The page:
We start with the latest on the COVID-19 situation in South Korea.
Over the past week, the daily average of new infections has reached nearly 4-thousand 6-hundred.
Also with the highly transmissible Omicron variant in the country, authorities have just imposed stronger anti-virus measures that'll remain in place for the next four weeks.
For more on this and other related updates,.. joining us is our reporter Shin Ye-eun, Good morning
Ye-eun, let's start with the number of new COVID-19 infections we're expecting today.
Mok-yeon, even though we're just coming back from the weekend when the caseload is usually lower due to fewer tests donewe've seen a pretty high figure.
Up to 9 pm Sunday, the country reported 3-thousand 8-hundred 87 new COVID-19 infections.
This was 119 fewer than what had been reported the same time the day before, but up by more than 1-thousand 1-hundred from the same time last week.
So we're expecting to see Monday's COVID-19 tally hover somewhere in the 4-thousands.
Though we don't know the exact number of critically ill patients, we're most likely to see the number stay above the 7-hundred mark for the sixth day straight.
On Sunday, 7-hundred 44 were in critical conditionof which 80 percent were over 60 years old.
Authorities say they have enough hospital beds to treat these patients. But did they expect the number of critically ill patients to spike this quickly?
Nationwide, nearly 80 percent of all hospital beds are being used to treat COVID-19 patients that are critically ill.
The Seoul and Incheon area has especially seen a shortage with more than 91 percent of all their beds filled.
So yes, COVID-19 has put a strain on medical capacity prompting "at-home treatment" to be advised as a norm.
So COVID-19 patients that haven't shown any symptoms, or just mild oneshave been asked to treat themselves AT HOME for 10 days.
They are basically given home-treatment kits and are monitored by nearby medical facilities with oxygen levels and body temperature checked a few times a day.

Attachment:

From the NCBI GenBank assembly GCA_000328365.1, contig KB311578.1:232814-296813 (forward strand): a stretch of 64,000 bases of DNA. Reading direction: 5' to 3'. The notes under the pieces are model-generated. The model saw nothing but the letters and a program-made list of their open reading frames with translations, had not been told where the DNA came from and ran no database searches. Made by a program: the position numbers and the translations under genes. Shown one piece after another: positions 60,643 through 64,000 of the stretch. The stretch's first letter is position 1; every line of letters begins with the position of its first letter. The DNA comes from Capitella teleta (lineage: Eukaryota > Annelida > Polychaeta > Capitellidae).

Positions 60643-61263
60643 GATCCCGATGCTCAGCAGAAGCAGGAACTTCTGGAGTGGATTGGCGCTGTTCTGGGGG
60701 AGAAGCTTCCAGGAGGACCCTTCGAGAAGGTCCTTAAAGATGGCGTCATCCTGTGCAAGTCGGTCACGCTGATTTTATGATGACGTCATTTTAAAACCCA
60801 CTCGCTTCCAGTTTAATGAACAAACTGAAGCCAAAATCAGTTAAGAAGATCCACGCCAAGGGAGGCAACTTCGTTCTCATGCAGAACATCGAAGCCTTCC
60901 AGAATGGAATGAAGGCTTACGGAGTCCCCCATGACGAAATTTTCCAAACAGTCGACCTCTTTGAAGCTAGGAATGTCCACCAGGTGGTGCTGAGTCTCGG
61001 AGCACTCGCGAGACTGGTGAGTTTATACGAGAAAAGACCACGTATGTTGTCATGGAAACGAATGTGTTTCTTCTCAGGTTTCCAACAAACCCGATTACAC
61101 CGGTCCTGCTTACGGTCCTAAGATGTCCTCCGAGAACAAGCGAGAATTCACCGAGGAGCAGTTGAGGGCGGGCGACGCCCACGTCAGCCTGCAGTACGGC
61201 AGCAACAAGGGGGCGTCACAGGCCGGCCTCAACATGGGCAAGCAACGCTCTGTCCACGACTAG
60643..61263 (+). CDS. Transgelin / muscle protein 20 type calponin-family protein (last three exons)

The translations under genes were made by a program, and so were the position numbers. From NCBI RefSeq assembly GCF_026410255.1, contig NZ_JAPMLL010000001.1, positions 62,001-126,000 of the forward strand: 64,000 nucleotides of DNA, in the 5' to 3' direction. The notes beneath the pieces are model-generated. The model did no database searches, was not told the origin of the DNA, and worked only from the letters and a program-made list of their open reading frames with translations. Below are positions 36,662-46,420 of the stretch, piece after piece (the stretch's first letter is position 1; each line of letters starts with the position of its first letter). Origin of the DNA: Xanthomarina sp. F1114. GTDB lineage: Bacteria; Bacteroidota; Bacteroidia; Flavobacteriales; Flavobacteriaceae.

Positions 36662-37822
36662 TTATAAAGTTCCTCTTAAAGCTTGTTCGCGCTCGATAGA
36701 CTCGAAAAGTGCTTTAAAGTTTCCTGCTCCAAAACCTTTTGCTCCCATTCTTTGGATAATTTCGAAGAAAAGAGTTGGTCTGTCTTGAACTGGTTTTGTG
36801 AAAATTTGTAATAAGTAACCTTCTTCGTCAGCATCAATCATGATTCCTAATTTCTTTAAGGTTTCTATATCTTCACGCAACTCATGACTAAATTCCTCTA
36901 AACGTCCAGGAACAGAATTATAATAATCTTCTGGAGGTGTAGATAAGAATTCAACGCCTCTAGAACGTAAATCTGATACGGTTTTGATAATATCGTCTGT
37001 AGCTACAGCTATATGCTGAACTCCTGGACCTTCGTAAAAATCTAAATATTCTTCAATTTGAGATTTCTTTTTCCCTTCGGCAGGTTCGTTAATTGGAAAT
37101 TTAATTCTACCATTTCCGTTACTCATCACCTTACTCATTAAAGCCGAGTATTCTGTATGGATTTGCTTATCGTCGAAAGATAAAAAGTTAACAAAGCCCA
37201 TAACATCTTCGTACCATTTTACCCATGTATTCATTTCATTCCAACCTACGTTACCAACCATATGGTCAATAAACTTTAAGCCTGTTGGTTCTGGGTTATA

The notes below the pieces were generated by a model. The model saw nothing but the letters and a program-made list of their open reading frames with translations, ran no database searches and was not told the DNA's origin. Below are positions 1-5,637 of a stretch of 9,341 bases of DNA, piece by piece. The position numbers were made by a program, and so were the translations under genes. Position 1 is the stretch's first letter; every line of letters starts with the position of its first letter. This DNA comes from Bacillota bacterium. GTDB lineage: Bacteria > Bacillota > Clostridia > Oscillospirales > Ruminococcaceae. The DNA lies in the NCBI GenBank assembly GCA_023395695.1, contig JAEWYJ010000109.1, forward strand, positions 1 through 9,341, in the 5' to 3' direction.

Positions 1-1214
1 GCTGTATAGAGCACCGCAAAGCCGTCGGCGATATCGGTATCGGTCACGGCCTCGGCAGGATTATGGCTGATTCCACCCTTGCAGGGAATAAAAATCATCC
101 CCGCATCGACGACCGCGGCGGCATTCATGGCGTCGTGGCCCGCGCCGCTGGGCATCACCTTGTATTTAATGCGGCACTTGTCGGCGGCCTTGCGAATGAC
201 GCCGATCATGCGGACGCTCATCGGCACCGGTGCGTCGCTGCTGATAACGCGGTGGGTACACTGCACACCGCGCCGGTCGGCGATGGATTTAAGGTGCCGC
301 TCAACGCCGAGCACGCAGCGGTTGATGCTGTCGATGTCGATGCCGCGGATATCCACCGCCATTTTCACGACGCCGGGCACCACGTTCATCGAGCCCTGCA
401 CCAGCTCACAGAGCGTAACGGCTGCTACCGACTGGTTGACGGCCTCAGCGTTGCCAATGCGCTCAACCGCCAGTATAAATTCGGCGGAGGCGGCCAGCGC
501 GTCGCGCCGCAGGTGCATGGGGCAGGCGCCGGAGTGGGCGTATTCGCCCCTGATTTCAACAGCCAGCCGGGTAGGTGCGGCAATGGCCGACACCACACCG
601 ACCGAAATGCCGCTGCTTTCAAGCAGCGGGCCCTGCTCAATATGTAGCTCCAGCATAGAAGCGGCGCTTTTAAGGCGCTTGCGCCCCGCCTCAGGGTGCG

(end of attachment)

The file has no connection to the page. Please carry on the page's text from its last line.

If these facilities find any abnormal symptoms, they will then bring these patients into the hospital.
We've also seen more people infected specifically with the highly contagious Omicron variantover the weekend. Tell us more on that
Right, in a few hours we'll know just how many more have been infected with the Omicron variant.
But up to Sunday, we saw three more infected in SEOULbringing the total number of cases to 12.
The three were all international students studying at universities in Seoul.
They had reportedly visited the church in Incheon, where the first Omicron case was detected.
One came into contact with a total of 1-hundred 39 students in the library and 30 more at an offline class.
So we will have to wait and see whether and just how much the Omicron variant has spread outside of Incheon area.
South Korea has paused the "gradual return to normal scheme" and introduced these strict virus prevention measures. How will these measures will affect us
The biggest change is the number of people that can meet up for a social gathering.
In the capital region, only six people will be able to meetwhich is down from 10.
And in other regions, only 8 can meetwhich is reduced from 12.
Only one unvaccinated person will be allowed per group in all regions.
This measure will last for 4 weeks.
Also, vaccine passes will now be required in restaurants and cafes.
Currently, these so called "passes" have only been required for people entering venues like indoor sports facilities, bars, nightclubs, singing rooms and public baths.
But now people who want to eat out, go to a museum, watch a movie at a theater, or even study at cram schools must provide proof of vaccination.
If they're not vaccinated, they must submit a negative PCR test taken within two days.
However, passes will still not be required for weddings, funerals, department stores, supermarkets, and outdoor sports facilities.
And a one-week grace period for this latest measure will remain from today.
Alright, thanks for your report Ye-eun, we'll see you on Tuesday.